Negotiations between the Department of Health (DOH) and six major medical associations broke down yesterday after the DOH refused to increase health insurance payments to hospitals.
Hospital representatives asked the DOH to increase the annual insurance payments by 9.39 percent but the DOH said it would only raise the payments by 4.01 percent.
Wu Ming-yen (
But Wu issued a statement late last night clarifying his position.
"Hospitals will never sacrifice patients' rights simply because the negotiations broke [down]," the statement said.
"This year the annual health insurance payment the DOH paid to hospitals was NT$223.2 billion," said Wu after the negotiations.
He said hospitals could hardly survive with the payment.
"The DOH only agreed to raise the annual payment by 4.01 percent, which means the total payment will only rise to NT$241.6 billion," said Wu.
"Hospitals need at least NT$254.1 billion every year," He said.
Wu gave an example of the financial difficulties hospitals faced by pointing out that it takes NT$3.5 billion to import new drugs for hepatitis B and C every year.
"However, the Bureau of National Health Insurance only paid an annual NT$7 million for the drugs," said Wu.
Wu said hospitals could not manage to take care of hepatitis patients with so small a payment.
According to hospital representatives, Taiwan's medical costs occupy 5 percent of its annual GNP, the third lowest among the 29 member countries of the Organization for Economic Cooperation and Development.
The DOH told hospital representatives they plan to hold more negotiations
Meanwhile, Hsieh Wu-chi (謝武吉), secretary general of the Taiwan Community Hospital Association, said the payment increase proposed by the DOH could not keep up with the rise in medical costs.
Hsieh did not attend the negotiations with the DOH but his hospital in Kaohsiung shares the same financial problems.
"The medical costs for severe patients increases by NT$7 billion per year," Hsieh reported.
"If the DOH is still unwilling to increase health insurance payments for hospitals, community hospitals will probably refuse to receive cancer patients who need chemotherapy as of next year," he said.
Under the current situation, the more cancer patients a community hospital receives, the more money it loses. "Because insurance payments are not enough to cover the costs," Hsieh said.
DOING ENOUGH? The HPA budgets NT$1.3 billion to prevent the health hazards of tobacco, but has no separate budget to fight teen drinking, a doctor said The government should step up alcohol education and prevention efforts, and allocate more of the budget to it, doctors said on Friday, citing the high consumption of alcohol among Taiwanese adolescents. One out of four 12-to-17-year-olds has consumed alcohol, said Yen Tsung-hai (顏宗海), director of Linkou Chang Gung Memorial Hospital’s Department of Clinical Toxicology. The Health Promotion Administration (HPA) budgets NT$1.3 billion (US$43.9 million) annually to prevent the health hazards of tobacco, but it has not allocated a separate budget for preventing teenage drinking or excessive alcohol use, Yen said. “There is no so-called ‘safe drinking level’ for minors,” because any amount consumed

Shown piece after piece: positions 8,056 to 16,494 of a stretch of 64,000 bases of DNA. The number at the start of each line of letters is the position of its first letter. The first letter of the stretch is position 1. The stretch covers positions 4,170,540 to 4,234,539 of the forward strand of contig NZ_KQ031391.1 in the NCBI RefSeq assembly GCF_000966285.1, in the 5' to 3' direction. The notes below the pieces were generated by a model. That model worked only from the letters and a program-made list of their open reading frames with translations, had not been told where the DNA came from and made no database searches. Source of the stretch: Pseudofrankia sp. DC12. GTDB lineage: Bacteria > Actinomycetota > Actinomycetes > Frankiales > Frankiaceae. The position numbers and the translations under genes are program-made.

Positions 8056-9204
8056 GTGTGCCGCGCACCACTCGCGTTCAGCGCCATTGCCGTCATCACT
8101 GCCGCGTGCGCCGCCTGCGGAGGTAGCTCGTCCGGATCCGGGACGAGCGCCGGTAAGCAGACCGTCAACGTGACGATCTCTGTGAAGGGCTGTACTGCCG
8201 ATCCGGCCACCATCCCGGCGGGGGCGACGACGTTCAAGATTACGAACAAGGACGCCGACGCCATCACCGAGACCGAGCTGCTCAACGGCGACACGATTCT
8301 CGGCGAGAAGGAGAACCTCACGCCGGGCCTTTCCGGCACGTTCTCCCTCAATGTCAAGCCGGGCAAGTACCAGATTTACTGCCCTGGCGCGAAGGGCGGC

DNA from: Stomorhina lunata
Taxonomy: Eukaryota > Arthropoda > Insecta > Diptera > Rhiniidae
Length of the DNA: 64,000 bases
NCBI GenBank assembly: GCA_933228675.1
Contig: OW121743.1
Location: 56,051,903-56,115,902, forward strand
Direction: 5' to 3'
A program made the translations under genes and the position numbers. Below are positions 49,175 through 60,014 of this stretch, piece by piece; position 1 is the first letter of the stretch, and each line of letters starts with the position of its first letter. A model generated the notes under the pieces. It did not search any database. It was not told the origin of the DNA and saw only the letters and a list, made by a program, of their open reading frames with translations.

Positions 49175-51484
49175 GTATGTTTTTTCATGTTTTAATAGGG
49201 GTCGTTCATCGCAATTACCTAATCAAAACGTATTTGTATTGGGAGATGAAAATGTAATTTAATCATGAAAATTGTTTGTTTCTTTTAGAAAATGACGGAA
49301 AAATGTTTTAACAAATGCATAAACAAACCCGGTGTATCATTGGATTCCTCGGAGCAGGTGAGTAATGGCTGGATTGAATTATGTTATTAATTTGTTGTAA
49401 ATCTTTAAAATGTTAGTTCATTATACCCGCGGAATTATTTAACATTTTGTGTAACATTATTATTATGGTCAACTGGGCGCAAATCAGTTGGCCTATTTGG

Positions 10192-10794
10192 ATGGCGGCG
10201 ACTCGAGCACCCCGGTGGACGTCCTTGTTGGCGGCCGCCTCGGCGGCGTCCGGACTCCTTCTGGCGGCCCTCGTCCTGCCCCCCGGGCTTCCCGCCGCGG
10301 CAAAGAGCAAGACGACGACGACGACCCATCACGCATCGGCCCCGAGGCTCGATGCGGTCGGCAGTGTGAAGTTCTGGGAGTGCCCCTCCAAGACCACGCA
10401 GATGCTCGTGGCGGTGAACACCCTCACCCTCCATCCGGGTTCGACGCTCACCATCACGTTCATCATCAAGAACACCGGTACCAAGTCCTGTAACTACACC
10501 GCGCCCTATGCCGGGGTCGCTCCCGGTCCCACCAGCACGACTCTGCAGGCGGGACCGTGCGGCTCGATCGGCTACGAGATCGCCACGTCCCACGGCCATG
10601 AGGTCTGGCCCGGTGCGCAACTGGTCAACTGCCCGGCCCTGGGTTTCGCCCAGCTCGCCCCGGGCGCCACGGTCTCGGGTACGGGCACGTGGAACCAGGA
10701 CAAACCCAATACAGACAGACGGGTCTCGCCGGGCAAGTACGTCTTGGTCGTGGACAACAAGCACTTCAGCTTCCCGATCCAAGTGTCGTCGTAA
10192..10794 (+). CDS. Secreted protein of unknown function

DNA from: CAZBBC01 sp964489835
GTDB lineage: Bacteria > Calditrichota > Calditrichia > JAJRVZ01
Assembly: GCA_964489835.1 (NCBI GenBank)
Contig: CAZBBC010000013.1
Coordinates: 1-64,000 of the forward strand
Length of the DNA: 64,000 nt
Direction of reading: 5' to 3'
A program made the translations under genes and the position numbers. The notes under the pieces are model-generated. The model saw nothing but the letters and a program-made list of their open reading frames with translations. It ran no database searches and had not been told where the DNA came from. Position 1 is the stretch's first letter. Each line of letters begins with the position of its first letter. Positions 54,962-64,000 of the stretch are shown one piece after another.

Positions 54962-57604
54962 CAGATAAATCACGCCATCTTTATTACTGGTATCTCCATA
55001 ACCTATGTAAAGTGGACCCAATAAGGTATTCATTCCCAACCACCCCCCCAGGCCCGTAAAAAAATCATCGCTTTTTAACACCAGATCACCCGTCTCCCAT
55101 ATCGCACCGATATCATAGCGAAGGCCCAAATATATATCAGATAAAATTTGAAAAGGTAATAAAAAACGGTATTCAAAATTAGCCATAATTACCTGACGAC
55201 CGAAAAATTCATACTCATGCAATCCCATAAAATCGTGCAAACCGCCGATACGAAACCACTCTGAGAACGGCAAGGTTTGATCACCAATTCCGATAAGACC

The Fancy Frontier manga and anime expo held in Taipei over the weekend has sparked controversy, after a participant allegedly contravened the Act on Offenses Against Sexual Morality (妨害風化罪) by publicly exposing her private parts during a photo shoot. The two-day event opened at the Expo Dome at the Taipei Expo Park on Saturday, attracting numerous comic and anime creators, cosplayers, photographers and fans. Allegedly, a female cosplayer who was not wearing any underwear lifted up her skirt and revealed her private parts at an outdoor photography area near the venue. Event organizers said yesterday that to prevent indecent exposure, they have since
DREAMING OF TRAVEL: About 7,000 people applied for the experience, with about 60 chosen for the first flight yesterday, which includes boarding an airplane Starved of the travel experience during COVID-19? Taipei International Airport (Songshan airport) has the solution — a fake itinerary where you check in, go through passport control and security, and even board the aircraft. You just never leave. The airport yesterday began offering travelers the chance to do just that, with about 60 people eager to get going, albeit to nowhere. About 7,000 people applied to take part, with the winners chosen by random. More fake flight experiences are to take place in the coming weeks. “I really want to leave the country, but because of the pandemic, lots of flights cannot fly,”
The National Taiwan Museum’s Railway Department Park in Taipei is to open to the public today. The park in Datong District (大同) near the North Gate (北門, Beimen) is one of the museum’s four branches. During the Japanese colonial era, the site housed the railway department of the Office of the Governor-General of Taiwan’s Bureau of Transportation. After World War II, it served as the headquarters for the Taiwan Railways Administration (TRA) for several decades. In 2007, it was listed as a national monument under the Cultural Heritage Preservation Act (文化資產保存法). At an opening ceremony yesterday, Minister of Transportation and Communications Lin Chia-lung